Known as the master of Ghazals, Hafez had a tumultuous life given the political turmoil that shook his birthplace while he was growing up. However, he grew up all right and found patronage under the town’s rulers. Indeed, in those days, poets, artists and scientists generally depended on the benevolence and patronage of the ruler of their state to survive. Hafez pursued his work un-interrupted till his death. After his demise, he was buried in his hometown of Shiraz, where he is literally looked upon as a ‘great son’. Countless verses and expressions of Hafez’s poetry and lyrics have found their way in the everyday language of the people of Shiraz and it is not surprising to hear common folks using expressions and lines from Hafez’s poetry in their everyday conversations. Little wonder then, Hafez is “a local town hero — the famous son” – indeed, of Iran as a whole!
Much later, after his demise, when Hafez’s work found its way in the West, it won instant praise from some of the greatest intellectuals of the day, notably Goethe, Nietzsche, Thoreau, Ralph Waldo Emerson among others. In fact, Emerson called Hafez “a poet’s poet”. Indeed, Hafez of Shiraz was truly a giant of a poetical figure, who also found great admirers among many giants of Western literature. Hafez’s works were admired and read enthusiastically and even translated by the Great Masters whether in England or in the West.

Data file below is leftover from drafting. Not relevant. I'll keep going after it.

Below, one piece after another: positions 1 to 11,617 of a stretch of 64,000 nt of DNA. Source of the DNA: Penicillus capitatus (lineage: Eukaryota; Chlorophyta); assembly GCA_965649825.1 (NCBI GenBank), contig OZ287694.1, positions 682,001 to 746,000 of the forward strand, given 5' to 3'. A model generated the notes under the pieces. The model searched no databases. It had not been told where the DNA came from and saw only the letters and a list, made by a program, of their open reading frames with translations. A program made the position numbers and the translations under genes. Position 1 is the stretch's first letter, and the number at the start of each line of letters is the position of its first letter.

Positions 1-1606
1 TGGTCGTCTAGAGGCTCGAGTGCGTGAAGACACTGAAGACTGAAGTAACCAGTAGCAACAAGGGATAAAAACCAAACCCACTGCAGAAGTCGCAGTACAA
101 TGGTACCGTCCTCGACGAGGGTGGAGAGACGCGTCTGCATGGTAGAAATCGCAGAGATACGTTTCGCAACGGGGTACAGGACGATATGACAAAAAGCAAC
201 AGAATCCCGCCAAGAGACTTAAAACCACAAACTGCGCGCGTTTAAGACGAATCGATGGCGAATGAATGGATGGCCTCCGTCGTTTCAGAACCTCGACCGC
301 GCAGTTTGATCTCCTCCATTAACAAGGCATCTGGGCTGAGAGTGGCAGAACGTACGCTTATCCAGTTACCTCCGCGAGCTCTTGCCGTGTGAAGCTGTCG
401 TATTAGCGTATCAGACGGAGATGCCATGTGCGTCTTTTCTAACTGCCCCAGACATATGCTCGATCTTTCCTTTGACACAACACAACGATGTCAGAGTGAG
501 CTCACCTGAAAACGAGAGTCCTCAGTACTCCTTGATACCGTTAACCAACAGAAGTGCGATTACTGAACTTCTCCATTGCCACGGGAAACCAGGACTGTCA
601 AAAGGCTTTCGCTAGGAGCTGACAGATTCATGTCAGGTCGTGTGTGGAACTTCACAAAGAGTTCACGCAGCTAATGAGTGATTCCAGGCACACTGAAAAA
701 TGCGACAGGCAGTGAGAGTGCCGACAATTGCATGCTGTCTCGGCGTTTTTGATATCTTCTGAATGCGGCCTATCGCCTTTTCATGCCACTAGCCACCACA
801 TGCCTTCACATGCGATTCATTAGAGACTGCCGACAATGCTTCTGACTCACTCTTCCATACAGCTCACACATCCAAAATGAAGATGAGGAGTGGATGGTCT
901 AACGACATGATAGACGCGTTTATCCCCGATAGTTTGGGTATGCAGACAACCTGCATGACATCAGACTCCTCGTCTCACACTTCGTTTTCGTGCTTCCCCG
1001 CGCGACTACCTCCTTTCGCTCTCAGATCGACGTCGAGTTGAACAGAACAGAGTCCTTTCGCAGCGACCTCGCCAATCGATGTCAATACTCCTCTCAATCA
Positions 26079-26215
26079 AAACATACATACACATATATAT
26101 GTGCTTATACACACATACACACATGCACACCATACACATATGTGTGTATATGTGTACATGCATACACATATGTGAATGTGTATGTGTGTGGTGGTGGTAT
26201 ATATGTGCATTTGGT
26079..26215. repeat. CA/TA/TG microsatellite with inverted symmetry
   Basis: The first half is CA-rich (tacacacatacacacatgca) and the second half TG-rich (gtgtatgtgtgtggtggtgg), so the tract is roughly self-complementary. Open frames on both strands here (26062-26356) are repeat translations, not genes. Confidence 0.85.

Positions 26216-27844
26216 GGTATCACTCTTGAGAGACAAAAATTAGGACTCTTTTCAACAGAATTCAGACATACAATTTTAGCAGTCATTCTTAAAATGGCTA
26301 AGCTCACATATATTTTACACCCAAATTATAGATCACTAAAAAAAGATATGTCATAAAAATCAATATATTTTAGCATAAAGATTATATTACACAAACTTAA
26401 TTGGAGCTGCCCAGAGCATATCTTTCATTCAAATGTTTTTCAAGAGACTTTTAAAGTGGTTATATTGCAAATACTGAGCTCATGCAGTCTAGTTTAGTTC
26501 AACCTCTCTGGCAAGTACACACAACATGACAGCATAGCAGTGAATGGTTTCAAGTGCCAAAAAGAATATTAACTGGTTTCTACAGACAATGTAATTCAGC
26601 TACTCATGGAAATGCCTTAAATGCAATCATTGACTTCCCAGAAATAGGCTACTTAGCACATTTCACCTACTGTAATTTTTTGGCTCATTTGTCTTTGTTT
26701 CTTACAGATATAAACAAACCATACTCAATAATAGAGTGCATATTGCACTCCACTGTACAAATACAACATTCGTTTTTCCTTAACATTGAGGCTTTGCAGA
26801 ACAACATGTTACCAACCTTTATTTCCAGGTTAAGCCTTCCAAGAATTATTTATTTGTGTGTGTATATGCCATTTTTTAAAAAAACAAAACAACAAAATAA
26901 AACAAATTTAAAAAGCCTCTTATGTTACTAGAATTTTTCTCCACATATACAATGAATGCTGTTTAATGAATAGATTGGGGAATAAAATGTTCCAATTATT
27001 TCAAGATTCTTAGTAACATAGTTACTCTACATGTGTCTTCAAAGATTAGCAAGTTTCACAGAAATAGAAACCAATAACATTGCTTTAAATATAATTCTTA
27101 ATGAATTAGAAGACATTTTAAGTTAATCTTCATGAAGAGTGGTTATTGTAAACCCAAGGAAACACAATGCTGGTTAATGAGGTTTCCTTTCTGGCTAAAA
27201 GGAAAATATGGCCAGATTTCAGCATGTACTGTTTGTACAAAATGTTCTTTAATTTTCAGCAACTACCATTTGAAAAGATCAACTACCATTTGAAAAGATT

Hafez’s collection of work is called “Dewan of Hafez” and comprises his ghazals and other poems. He sure has had many imitators. He is today as popular as he had always been and his circle of admirers continue to grow.
The ghazal is one of the most elegant forms of poetry that has always been popular and prized in Asia – the more so among Farsi and Urdu lovers. There is no doubt that the ghazal, as a poetic art-form, has also been popularized by the Mumbai Bollywood film industry. In fact, many Bollywood movies are embellished with some of the finest examples of the ghazals, and which should be credited for helping popularize that sophisticated form of poetry among the masses.
A good example is the 1960 Bollywood classic production of “Mughal-e-Azam”, “Barsaat Ki Raat” and “Mirza Ghalib” which are embellished with some of the finest examples of ghazal singing in Urdu heard in Bollywood movies.
What is the ghazal form of poetry? We find this interesting description of the Ghazal in Google: